The motion (or apparent motion) of the Sun and the Moon provide temporal cycles which have strongly influenced the design of most calendars, which usually attempt to accord either with the solar cycle (the cycle of the seasons) or with the lunar cycle (the cycle of the phases of the Moon) or with both. There are over forty calendars currently in use, and many others that have been used or have been invented. They thus come in many forms. They may be divided into six kinds:
Types of Calendar by Peter Meyer
- 1. Purely lunar calendars
- Those which are based on the natural cycles of the Moon, which have months which attempt to stay as closely as possible in sync with the lunar phases, and whose years (composed of months) have no close relation with the solar cycle, for example, the Muslim Calendar.
- 2. Purely solar calendars
- Those which are based on the cycle of the seasons, which results from the motion of the Earth around the Sun (and the fact that the Earth's axis of rotation is tilted significantly with respect to the Earth's plane of rotation about the Sun). These calendars have years which accord with the seasonal cycle and begin at or near a fixed point in that cycle (for example, the vernal equinox). Years in a purely solar calendar may be composed of months, but the months have little if any connection with the lunar cycle, for example, the Common Era Calendar (the Gregorian Calendar with years designated according to the astronomical system) commonly in use today.
- 3. Lunisolar calendars
- These calendars aim to be both solar calendars and lunar calendars, but are more successful in tracking the seasonal cycle than the lunar cycle. Such a calendar consists of years which accord closely with the seasonal cycle and months which accord more-or-less closely with the lunar cycle. An example of a lunisolar calendar is the Liberalia Triday Calendar (which is unusual in that it has both a solar calendrical component and a lunar calendrical component, the solar component being more accurate than the lunar).
Months in the Common Era Calendar are too discrepant with the lunar cycle for this calendar to be considered a lunisolar calendar (indeed the use of the term "month" in connection with this calendar is a misnomer, since the months have practically no connection to the lunar cycles beyond the fact that they are generally a day or two longer).
- 4. Solilunar calendars
- These calendars also aim to be both solar calendars and lunar calendars, but are more successful in tracking the lunar cycle than the seasonal cycle. They consist of months which accord closely with the lunar cycle and years which accord more-or-less closely with the seasonal cycle, for example, the Chinese Calendar, the Jewish Calendar and the Meyer-Palmen Solilunar Calendar.
Usually solilunar calendars and lunisolar calendars are regarded as forming a single class: 'lunisolar calendars'.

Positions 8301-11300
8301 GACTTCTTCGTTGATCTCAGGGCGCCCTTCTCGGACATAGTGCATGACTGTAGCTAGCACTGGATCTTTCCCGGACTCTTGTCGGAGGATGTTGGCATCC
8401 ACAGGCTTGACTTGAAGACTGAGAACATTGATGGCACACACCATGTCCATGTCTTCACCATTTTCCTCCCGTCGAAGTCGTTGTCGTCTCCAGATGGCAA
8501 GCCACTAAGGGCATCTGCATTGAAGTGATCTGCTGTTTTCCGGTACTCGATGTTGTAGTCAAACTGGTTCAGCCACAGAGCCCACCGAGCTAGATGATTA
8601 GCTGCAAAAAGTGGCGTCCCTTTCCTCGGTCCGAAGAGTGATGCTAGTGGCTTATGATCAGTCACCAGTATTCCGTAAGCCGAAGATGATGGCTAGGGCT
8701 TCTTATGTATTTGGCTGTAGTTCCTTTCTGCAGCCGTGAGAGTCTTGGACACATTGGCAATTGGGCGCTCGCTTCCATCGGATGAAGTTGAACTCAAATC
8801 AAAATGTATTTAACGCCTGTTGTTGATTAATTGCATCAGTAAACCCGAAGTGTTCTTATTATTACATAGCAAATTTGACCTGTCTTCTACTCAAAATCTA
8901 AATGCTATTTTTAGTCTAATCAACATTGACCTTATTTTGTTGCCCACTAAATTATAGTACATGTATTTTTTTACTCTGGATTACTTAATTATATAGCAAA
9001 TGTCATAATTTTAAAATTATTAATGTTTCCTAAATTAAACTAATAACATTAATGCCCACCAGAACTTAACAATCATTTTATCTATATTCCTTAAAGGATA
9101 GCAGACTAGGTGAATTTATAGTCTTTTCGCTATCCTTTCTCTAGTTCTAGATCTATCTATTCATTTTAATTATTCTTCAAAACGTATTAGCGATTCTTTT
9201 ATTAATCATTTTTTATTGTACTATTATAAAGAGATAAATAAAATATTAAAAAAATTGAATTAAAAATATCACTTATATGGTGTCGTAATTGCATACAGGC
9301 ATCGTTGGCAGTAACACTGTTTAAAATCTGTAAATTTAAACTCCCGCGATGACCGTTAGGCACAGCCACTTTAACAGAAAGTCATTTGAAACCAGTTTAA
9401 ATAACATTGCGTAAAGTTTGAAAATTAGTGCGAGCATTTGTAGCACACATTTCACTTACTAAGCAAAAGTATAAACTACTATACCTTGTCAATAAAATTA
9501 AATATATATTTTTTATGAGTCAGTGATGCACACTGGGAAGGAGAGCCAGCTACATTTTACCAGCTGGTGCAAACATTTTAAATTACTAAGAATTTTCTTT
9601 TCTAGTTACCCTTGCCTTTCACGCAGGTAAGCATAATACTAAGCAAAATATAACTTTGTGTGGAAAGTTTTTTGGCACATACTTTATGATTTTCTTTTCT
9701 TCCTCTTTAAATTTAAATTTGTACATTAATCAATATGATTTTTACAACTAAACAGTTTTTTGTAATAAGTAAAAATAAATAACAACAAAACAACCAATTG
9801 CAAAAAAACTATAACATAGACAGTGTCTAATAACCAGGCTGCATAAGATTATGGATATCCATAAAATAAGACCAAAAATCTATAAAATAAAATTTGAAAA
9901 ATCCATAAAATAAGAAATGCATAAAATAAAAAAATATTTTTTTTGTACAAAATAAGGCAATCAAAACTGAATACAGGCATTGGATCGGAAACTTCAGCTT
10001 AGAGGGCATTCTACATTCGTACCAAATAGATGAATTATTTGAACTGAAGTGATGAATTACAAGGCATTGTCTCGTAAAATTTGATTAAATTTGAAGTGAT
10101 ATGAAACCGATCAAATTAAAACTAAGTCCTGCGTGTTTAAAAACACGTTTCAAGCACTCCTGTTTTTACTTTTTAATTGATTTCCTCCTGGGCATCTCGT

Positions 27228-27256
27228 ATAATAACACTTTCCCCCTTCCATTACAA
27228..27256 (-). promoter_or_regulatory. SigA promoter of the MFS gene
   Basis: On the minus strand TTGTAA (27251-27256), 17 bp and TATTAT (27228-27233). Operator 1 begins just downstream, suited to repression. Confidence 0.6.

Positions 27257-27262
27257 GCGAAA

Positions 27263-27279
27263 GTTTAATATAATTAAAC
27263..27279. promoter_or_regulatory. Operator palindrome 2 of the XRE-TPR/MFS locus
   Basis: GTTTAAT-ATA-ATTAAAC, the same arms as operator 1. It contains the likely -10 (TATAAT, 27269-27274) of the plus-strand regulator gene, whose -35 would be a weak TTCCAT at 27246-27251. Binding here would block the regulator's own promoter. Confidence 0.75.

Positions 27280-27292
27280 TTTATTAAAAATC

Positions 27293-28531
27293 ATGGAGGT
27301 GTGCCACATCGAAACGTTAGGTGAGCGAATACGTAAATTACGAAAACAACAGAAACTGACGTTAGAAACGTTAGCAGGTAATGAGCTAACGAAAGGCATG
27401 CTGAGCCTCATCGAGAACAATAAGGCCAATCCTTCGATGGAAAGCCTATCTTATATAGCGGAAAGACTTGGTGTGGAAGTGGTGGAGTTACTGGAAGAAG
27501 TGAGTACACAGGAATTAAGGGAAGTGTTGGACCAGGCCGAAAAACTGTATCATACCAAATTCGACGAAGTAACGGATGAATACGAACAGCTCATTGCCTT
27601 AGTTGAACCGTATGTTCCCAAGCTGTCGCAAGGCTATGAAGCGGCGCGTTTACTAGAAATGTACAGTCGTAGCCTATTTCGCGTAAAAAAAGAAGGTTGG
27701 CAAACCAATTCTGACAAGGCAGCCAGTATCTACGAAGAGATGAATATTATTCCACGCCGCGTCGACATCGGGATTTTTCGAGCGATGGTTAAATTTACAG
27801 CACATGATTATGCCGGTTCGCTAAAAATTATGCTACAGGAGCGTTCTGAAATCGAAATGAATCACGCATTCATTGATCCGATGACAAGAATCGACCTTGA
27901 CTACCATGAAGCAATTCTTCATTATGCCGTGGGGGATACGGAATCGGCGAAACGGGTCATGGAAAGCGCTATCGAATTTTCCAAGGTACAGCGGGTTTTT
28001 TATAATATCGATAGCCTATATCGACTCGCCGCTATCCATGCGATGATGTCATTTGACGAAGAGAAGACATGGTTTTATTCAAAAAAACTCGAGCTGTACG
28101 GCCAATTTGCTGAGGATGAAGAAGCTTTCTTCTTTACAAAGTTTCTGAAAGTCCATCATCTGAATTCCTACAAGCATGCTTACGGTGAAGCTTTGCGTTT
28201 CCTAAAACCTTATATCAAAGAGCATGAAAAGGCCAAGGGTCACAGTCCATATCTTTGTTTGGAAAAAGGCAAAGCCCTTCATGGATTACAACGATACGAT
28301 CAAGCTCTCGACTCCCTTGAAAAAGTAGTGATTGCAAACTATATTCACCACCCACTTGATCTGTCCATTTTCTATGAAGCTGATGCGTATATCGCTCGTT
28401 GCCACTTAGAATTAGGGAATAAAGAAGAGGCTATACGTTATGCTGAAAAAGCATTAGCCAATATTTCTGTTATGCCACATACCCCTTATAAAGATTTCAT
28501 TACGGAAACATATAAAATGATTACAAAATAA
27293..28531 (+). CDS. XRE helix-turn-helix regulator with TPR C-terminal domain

- 5. Lunistellar calendars
- The late Lance Latham suggested that a classification of calendars should also include the category of 'lunistellar'. According to Richard Parker the Egyptian Calendar was such a calendar, and Latham found references to a lunistellar calendar (concerned with Sirius) in use by the Loango, a West African tribe. The ancient Kazakh nomads developed a calendar called 'Togys Esebi' whose months begin when the Moon occults (or more often simply passes) the Pleiades star cluster (see the Kazakh Nomad Calendar). This calendar is also a lunisolar calendar.
- 6. Other calendars
- Some calendars apparently make little or no attempt to accord with the cycles of the Moon or of the Sun. For example, the Tzolkin and the Long Count in the Maya Calendar. Some of these calendars may accord with other astronomical cycles, such as that associated with the planet Venus.
Calendars may also be divided into three kinds according to whether or not they depend on the times of astronomical events, and if so whether those times are observed or calculated:
- 1. Calendars based on rules
- These calendars are specified completely in terms of rules which are independent of astronomical events, for example, how many months are in a year, how many days are in each month, etc. Once a calendar date is associated with a particular day (in common experience) then the dates of all other days before and after that day can be calculated simply be the application of the rules. Examples are the Gregorian Calendar, the Julian Calendar and the Maya Calendar.
- 2. Calendars based on astronomical observation
- These calendars require either observation of celestial phenomena (for example, the first appearance of the crescent moon after a dark moon, the astronomical conjunction of Sun and Moon) in order to decide, for example, when a month should begin, or when an extra month should be inserted in the calendar. The Islamic Calendar is a calendar of this type.
- 3. Calendars based on astronomical calculation
These calendars may originally have been based on astronomical observation but, with the development of astronomical theory, calculation of the times of astronomical events has replaced observation. Examples are the Jewish Calendar and the Chinese Calendar. The latter depends on the exact times of dark moons and what are called "solar terms" (which divide the solar year into 24 parts). With refinements in astronomical knowledge the calendar may change with the introduction of different methods of calculating the exact times of astronomical events.
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